Every time a slip casting is made, there is a chance that something will go wrong. Maybe It's too thick or too thin, or it doesn't drain entirely. Maybe something sticks in the mold, and tears off, like a leg. Maybe you leave it too long, and it cracks because it gets too dry. Each casting is supposed to be between the thickness of one nickel and two nickels, which is the optimum thickness. Consequently, we always had rejected castings hanging around. We used to cut the heads off, to keep track of how many castings we lost... but if the head was still nice and damp, heck... we could do things with it!
Ever notice how much Suspiro looks like an ancient Roman marble carving? Neither have I. Nevertheless, this Suspiro head was made to look like it was an old Roman or Greek marble statue that had broken apart and been buried for eons. We carved nicks, cracks, and holes in it... and then rubbed it with mineral oil tints (which are not fired on, they are oil based and just stain the bisque permanently). An absolutely useless little thing, but it was the kind of silliness that we did in between more serious work. We were always experimenting, and the mineral tints seemed like an interesting thing to try... but they aren't even enough in application. You couldn't, for instance, "paint" a horse with them in realistic colors.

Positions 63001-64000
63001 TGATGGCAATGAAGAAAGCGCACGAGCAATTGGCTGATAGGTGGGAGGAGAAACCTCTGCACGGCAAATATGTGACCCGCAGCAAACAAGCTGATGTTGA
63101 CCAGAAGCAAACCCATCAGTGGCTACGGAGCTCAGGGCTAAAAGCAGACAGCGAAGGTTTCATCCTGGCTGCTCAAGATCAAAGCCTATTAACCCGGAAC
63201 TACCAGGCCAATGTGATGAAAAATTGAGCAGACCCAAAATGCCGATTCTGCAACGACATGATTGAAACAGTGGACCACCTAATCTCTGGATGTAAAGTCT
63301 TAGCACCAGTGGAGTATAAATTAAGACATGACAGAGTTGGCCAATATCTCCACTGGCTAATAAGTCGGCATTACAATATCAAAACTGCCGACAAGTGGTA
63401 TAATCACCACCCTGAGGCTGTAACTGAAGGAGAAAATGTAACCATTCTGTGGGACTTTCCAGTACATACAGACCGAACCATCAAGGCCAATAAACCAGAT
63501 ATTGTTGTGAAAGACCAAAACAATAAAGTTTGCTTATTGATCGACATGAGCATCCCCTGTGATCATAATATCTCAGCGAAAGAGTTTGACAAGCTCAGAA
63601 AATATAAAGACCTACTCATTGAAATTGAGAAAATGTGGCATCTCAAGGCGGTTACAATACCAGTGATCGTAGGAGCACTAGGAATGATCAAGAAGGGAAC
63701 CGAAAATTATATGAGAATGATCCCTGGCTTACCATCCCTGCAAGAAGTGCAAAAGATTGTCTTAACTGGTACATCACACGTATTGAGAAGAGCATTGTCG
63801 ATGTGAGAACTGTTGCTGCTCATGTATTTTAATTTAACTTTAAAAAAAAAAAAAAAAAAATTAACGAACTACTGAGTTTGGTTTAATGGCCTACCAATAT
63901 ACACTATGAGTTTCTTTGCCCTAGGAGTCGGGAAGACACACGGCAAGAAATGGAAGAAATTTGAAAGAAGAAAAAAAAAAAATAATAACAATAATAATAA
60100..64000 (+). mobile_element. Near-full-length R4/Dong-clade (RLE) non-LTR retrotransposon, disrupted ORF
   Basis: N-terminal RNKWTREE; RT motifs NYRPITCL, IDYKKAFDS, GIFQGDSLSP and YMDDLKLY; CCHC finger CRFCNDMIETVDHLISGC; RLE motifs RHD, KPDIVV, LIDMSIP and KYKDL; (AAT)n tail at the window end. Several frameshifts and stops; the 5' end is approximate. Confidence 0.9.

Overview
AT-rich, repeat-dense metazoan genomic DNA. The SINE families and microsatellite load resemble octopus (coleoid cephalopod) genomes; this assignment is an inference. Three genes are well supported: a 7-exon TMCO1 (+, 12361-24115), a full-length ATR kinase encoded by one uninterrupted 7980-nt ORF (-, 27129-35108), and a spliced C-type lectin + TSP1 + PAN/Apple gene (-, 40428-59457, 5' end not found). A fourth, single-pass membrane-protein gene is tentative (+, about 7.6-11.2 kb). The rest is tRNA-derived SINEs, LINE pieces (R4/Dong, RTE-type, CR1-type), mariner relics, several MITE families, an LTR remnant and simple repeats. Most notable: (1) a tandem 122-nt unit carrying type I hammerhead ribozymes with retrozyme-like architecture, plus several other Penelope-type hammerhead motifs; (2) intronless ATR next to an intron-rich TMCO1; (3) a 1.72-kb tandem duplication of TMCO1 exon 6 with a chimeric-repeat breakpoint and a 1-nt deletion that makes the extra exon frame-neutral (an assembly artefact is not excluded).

The winner of the Suspiro Marble Head is Mel Hinkle! Congrats, Mel!